# Ineffable cardinal

In the mathematics of transfinite numbers, an **ineffable cardinal** is a certain kind of large cardinal number, introduced by Jensen & Kunen (1969).

A cardinal number is called **almost ineffable** if for every (where is the powerset of ) with the property that is a subset of for all ordinals , there is a subset of having cardinality and homogeneous for , in the sense that for any in , .

A cardinal number is called **ineffable** if for every binary-valued function , there is a stationary subset of on which is homogeneous: that is, either maps all unordered pairs of elements drawn from that subset to zero, or it maps all such unordered pairs to one.

More generally, is called **-ineffable** (for a positive integer ) if for every there is a stationary subset of on which is **-homogeneous** (takes the same value for all unordered -tuples drawn from the subset). Thus, it is ineffable if and only if it is 2-ineffable.

A **totally ineffable** cardinal is a cardinal that is -ineffable for every . If is -ineffable, then the set of -ineffable cardinals below is a stationary subset of .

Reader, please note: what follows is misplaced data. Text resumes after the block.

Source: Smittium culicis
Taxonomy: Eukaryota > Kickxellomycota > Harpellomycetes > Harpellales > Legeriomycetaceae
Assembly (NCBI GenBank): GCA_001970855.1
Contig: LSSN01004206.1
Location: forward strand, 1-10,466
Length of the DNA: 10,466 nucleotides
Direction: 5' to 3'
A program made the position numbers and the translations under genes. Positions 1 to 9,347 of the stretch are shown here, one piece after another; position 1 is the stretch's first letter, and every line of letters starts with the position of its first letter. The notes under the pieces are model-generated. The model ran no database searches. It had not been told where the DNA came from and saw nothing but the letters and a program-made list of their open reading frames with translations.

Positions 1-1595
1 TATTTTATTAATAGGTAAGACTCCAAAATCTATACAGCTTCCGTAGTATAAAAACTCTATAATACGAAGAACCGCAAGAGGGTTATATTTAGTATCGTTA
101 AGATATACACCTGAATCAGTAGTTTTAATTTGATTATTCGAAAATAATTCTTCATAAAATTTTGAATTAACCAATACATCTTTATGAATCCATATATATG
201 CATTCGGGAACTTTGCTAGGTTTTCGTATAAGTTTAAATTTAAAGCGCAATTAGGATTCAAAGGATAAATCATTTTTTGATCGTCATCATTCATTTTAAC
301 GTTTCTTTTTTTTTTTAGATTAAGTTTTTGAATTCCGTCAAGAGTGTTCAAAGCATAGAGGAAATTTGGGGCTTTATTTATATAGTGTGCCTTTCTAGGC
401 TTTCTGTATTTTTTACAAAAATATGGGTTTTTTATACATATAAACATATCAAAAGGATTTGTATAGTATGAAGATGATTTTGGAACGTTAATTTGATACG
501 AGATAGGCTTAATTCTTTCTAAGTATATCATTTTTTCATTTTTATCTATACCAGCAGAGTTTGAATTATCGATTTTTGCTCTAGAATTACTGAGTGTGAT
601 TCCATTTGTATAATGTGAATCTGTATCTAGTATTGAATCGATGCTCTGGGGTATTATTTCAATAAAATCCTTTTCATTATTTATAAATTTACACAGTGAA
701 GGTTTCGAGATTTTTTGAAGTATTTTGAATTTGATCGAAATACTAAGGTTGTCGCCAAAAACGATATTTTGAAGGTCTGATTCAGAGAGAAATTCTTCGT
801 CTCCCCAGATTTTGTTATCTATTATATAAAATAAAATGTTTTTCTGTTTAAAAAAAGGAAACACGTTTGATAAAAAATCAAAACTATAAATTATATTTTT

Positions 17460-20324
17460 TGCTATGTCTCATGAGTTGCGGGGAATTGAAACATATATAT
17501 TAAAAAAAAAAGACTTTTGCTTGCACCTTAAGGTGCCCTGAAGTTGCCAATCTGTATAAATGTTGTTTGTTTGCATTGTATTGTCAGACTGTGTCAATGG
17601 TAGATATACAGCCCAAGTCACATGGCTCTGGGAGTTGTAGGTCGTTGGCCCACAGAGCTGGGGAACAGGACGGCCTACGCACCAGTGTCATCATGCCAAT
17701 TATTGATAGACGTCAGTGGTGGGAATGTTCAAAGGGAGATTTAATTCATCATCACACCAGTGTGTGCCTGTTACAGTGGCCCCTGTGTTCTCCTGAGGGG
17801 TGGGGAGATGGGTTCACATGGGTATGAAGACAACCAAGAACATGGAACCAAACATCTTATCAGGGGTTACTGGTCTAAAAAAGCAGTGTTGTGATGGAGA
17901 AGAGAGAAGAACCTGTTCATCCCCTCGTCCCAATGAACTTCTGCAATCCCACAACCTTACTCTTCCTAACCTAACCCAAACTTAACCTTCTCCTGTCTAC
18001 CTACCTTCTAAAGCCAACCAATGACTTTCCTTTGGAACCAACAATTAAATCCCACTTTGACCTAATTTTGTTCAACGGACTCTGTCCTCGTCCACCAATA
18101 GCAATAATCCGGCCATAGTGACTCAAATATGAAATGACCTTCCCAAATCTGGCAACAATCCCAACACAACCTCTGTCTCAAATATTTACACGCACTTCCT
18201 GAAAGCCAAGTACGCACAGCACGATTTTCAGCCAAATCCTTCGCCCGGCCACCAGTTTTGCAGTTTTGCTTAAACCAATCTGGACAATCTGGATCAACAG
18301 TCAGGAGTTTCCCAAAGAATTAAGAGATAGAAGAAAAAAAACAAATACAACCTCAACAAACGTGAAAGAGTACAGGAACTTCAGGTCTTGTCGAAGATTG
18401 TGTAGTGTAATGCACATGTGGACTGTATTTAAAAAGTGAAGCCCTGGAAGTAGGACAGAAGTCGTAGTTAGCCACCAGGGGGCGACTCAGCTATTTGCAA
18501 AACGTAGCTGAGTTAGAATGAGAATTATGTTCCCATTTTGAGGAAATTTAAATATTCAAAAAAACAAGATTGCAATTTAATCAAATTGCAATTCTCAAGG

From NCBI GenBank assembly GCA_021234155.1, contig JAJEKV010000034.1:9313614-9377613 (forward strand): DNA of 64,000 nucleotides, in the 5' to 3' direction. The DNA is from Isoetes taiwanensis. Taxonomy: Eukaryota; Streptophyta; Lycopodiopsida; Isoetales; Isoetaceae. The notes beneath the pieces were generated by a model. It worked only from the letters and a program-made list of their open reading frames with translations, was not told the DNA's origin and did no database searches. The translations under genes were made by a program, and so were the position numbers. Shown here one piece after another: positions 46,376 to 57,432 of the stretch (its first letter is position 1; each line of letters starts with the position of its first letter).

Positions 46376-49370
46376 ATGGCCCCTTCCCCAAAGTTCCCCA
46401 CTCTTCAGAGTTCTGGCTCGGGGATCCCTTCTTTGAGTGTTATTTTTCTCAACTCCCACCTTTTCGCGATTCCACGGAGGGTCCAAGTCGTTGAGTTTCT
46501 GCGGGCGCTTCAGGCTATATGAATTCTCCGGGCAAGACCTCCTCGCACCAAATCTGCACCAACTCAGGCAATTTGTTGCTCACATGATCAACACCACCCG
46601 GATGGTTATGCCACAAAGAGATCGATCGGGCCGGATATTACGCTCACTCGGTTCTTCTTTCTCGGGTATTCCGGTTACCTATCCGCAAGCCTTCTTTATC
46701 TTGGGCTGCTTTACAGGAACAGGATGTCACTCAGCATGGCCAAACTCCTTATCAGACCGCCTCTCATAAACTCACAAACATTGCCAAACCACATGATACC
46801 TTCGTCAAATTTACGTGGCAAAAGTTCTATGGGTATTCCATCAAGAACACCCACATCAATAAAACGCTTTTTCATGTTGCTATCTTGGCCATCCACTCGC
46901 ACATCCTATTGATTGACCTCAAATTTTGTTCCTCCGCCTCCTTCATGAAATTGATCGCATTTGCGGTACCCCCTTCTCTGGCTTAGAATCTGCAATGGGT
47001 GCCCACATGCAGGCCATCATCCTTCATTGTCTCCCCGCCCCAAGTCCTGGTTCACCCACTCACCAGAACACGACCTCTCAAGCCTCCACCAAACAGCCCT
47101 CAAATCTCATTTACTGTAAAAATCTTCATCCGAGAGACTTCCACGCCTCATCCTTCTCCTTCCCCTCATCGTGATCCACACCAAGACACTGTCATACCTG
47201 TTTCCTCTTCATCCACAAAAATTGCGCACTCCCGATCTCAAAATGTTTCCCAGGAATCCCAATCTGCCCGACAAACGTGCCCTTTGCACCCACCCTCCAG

Every *n*-ineffable cardinal is *n*-almost ineffable (with set of *n*-almost ineffable below it stationary), and every *n*-almost ineffable is *n*-subtle (with set of *n*-subtle below it stationary). The least *n*-subtle cardinal is not even weakly compact (and unlike ineffable cardinals, the least *n*-almost ineffable is -describable), but *n*-1-ineffable cardinals are stationary below every *n*-subtle cardinal.

A cardinal κ is **completely ineffable** iff there is a non-empty such that

- every is stationary

- for every and , there is homogeneous for *f* with .

Using any finite *n* > 1 in place of 2 would lead to the same definition, so completely ineffable cardinals are totally ineffable (and have greater consistency strength). Completely ineffable cardinals are -indescribable for every *n*, but the property of being completely ineffable is .

The consistency strength of completely ineffable is below that of 1-iterable cardinals, which in turn is below remarkable cardinals, which in turn is below ω-Erdős cardinals. A list of large cardinal axioms by consistency strength is available here.

## References

- Friedman, Harvey (2001), "Subtle cardinals and linear orderings",
*Annals of Pure and Applied Logic*,**107**(1–3): 1–34, doi:10.1016/S0168-0072(00)00019-1. - Jensen, Ronald; Kunen, Kenneth (1969),
*Some Combinatorial Properties of L and V*, Unpublished manuscript